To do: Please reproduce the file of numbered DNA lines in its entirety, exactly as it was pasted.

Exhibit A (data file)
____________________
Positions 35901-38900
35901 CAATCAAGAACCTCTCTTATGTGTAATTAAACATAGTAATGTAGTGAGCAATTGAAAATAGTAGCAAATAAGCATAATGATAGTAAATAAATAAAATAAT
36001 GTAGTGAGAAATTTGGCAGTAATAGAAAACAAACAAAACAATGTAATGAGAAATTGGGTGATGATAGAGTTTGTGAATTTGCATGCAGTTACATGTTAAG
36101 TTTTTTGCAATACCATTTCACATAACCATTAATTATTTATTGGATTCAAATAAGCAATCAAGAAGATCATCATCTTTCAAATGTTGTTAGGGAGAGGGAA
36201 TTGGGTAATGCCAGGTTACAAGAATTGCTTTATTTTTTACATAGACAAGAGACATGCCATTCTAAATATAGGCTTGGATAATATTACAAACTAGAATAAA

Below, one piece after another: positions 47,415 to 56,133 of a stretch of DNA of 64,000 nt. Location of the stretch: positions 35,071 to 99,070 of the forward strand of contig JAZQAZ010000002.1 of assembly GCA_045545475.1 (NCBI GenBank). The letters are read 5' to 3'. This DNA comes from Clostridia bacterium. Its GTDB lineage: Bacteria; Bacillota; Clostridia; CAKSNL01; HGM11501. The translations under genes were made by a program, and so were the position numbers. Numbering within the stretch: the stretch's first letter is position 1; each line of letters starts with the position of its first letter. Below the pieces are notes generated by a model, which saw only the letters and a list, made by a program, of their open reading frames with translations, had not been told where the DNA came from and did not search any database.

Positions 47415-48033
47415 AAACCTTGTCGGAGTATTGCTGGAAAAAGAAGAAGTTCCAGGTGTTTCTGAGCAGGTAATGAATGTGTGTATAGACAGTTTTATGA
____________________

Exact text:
Positions 35901-38900
35901 CAATCAAGAACCTCTCTTATGTGTAATTAAACATAGTAATGTAGTGAGCAATTGAAAATAGTAGCAAATAAGCATAATGATAGTAAATAAATAAAATAAT
36001 GTAGTGAGAAATTTGGCAGTAATAGAAAACAAACAAAACAATGTAATGAGAAATTGGGTGATGATAGAGTTTGTGAATTTGCATGCAGTTACATGTTAAG
36101 TTTTTTGCAATACCATTTCACATAACCATTAATTATTTATTGGATTCAAATAAGCAATCAAGAAGATCATCATCTTTCAAATGTTGTTAGGGAGAGGGAA
36201 TTGGGTAATGCCAGGTTACAAGAATTGCTTTATTTTTTACATAGACAAGAGACATGCCATTCTAAATATAGGCTTGGATAATATTACAAACTAGAATAAA

Below, one piece after another: positions 47,415 to 56,133 of a stretch of DNA of 64,000 nt. Location of the stretch: positions 35,071 to 99,070 of the forward strand of contig JAZQAZ010000002.1 of assembly GCA_045545475.1 (NCBI GenBank). The letters are read 5' to 3'. This DNA comes from Clostridia bacterium. Its GTDB lineage: Bacteria; Bacillota; Clostridia; CAKSNL01; HGM11501. The translations under genes were made by a program, and so were the position numbers. Numbering within the stretch: the stretch's first letter is position 1; each line of letters starts with the position of its first letter. Below the pieces are notes generated by a model, which saw only the letters and a list, made by a program, of their open reading frames with translations, had not been told where the DNA came from and did not search any database.

Positions 47415-48033
47415 AAACCTTGTCGGAGTATTGCTGGAAAAAGAAGAAGTTCCAGGTGTTTCTGAGCAGGTAATGAATGTGTGTATAGACAGTTTTATGA